Because a hearing was required to resolve the factual issues underlying each party's request for relief, and because a hearing was not conducted, we vacate the July 2, 2013 order. We remand this matter to the Law Division for further proceedings, which may include a single trial or evidentiary hearing on all of the issues raised by the parties.

We reject plaintiff's contention that this matter should be returned to the Chancery Division or otherwise treated as a summary action by the Law Division. By filing a stipulation of dismissal in this appeal and in the Law Division fee litigation, Lomans has made it clear that he no longer wants plaintiff to represent him. Therefore, the exigencies that existed in the Grand Jury case, which prompted the Court to hold that the client may seek an injunction compelling the third-party to continue paying for needed representation in a summary action, are no longer present here. Grand Jury, supra, 200 N.J. at 497. Accordingly, all of the issues involved in this matter may appropriately be resolved in the Law Division.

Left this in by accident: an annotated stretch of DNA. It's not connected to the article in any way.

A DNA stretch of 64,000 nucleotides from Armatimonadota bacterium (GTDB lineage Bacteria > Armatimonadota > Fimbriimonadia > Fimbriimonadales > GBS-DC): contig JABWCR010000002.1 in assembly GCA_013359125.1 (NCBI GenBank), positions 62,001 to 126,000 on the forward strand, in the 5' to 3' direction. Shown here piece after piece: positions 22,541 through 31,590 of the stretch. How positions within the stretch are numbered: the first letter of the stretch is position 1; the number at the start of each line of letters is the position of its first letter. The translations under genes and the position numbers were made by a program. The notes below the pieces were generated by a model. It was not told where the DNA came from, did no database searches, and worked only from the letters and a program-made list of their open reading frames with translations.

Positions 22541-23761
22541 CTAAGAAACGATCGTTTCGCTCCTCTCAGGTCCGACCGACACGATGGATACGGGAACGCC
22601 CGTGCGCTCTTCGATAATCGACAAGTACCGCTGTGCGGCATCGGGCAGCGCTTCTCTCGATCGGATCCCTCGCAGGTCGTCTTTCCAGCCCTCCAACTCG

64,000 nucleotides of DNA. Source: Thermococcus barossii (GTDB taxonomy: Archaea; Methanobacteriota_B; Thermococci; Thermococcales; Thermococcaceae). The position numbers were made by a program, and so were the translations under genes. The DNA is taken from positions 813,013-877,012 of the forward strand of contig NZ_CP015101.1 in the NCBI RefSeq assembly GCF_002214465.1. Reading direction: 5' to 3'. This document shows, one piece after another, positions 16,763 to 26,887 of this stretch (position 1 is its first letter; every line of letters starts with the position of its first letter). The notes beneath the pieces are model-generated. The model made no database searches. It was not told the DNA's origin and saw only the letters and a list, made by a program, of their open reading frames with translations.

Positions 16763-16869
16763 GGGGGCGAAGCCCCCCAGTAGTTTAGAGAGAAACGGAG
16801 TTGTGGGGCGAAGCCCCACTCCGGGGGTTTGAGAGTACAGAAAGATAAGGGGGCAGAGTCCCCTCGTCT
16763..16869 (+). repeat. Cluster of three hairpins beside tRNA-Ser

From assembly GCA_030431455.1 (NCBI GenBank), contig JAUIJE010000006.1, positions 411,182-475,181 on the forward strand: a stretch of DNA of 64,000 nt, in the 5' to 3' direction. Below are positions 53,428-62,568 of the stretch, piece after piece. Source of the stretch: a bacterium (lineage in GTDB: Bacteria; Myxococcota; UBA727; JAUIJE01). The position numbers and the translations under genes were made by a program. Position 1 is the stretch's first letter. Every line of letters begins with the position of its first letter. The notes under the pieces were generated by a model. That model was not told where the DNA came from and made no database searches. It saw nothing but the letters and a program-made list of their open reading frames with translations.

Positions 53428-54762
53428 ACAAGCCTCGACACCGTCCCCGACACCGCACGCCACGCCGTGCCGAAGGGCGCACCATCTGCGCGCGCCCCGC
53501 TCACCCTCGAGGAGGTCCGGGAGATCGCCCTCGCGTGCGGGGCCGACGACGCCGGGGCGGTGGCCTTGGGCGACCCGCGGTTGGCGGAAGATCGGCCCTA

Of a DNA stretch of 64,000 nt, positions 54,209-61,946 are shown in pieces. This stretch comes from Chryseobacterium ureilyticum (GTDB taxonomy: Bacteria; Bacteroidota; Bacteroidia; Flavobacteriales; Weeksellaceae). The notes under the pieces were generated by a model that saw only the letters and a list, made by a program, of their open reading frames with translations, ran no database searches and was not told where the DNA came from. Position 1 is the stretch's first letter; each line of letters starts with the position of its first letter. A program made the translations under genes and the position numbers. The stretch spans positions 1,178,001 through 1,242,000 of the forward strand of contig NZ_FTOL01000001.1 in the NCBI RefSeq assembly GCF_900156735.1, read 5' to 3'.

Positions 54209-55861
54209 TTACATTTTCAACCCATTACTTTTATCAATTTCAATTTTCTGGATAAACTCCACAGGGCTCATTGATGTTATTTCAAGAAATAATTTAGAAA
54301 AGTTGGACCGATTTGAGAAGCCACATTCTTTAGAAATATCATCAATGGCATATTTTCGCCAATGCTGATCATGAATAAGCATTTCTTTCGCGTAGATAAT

Reversed and remanded. We do not retain jurisdiction.

1 The parties have not provided us with copies of the other invoices plaintiff sent to defendant.

2 However, we deny plaintiff's related motion to file a reply with regard to its motion to supplement the record.

3 Based on this stipulation of dismissal, defendant filed a motion to dismiss this appeal, arguing that, without Lomans, plaintiff no longer has standing to prosecute this appeal. We disagree, and deny defendant's motion.